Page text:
The internet offers many opportunities for non-profit organisations… and many pitfalls. These are some of the common problems I have seen over the years.
- Burst of enthusiasm followed by an out-of-date or empty website.
Initial discussions are often exciting – “We could do this… or that… and have these bells and whistles.” Then the hard work comes – structuring the content, writing the words and keeping them up-to-date. Nothing should go online unless you know that you can keep it up-to-date. A single page “this is us, this is what we do, and how to contact us” is much better than a meandering ghost town of a website.
- Nobody knows how to update the site.
The committee has changed or the events are all out of date, and the web developer has gone AWOL or wants to charge some silly amount to make the changes. Using a contact management system (CMS) – WordPress is ideal and free – with appropriate log-ins for at least two officebearers to do common updates is a good option. You may still need someone to help with the initial set-up.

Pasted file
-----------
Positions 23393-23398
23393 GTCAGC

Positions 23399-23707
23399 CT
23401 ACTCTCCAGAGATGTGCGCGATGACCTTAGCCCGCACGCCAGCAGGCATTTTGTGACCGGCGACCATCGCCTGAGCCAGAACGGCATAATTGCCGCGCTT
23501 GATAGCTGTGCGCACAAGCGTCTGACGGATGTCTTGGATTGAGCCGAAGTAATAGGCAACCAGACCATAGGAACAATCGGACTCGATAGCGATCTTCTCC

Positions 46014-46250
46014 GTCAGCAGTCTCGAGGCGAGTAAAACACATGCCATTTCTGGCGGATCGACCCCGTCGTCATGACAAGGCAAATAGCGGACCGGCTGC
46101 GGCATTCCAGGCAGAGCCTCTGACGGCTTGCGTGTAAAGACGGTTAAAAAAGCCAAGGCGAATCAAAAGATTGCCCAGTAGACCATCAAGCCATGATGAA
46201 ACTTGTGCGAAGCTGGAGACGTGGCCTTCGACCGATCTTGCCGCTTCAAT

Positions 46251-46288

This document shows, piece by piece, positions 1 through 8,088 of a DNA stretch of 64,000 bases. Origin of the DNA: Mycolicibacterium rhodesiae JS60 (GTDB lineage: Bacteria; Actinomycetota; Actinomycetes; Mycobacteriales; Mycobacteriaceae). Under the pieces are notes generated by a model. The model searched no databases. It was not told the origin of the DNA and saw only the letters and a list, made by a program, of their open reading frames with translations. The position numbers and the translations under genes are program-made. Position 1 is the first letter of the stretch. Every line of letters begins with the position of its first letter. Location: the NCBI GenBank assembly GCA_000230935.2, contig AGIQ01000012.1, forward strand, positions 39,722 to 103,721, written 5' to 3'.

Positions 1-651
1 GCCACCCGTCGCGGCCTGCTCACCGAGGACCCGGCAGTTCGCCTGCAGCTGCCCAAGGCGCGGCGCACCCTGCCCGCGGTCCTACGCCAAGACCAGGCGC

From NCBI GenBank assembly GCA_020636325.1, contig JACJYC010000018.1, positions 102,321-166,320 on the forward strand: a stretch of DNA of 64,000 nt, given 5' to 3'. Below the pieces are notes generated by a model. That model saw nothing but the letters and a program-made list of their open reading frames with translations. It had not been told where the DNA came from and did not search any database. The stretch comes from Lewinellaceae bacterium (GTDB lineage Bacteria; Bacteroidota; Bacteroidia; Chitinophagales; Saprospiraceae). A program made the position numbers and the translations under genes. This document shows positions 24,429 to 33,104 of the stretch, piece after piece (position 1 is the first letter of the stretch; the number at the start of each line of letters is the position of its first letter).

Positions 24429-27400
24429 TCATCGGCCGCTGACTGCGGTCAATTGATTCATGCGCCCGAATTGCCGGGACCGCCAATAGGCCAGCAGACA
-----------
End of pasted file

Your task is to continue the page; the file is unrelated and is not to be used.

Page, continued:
- Forgetting Who, What, When, Where?
Seems simple really, but too often forgotten. Don’t expect internet users to know which city or even country you are from – tell them with full addresses and phone numbers. Put dates, including the year, on all events.
- Email firstname.lastname@example.org but Fred has long gone.
Email addresses should reflect the office, eg president@ secretary@ events @ and can even be used to broadcast eg committee@. That way when a new person takes over the role, they take over the mailbox. Change the password for security. It looks more professional and saves a lot of work when someone leaves.
- Losing control of your domain name.
Ensure that your organisation has control of your domain name. That way, if there is ever a dispute with your developer or hosting service, you can move it.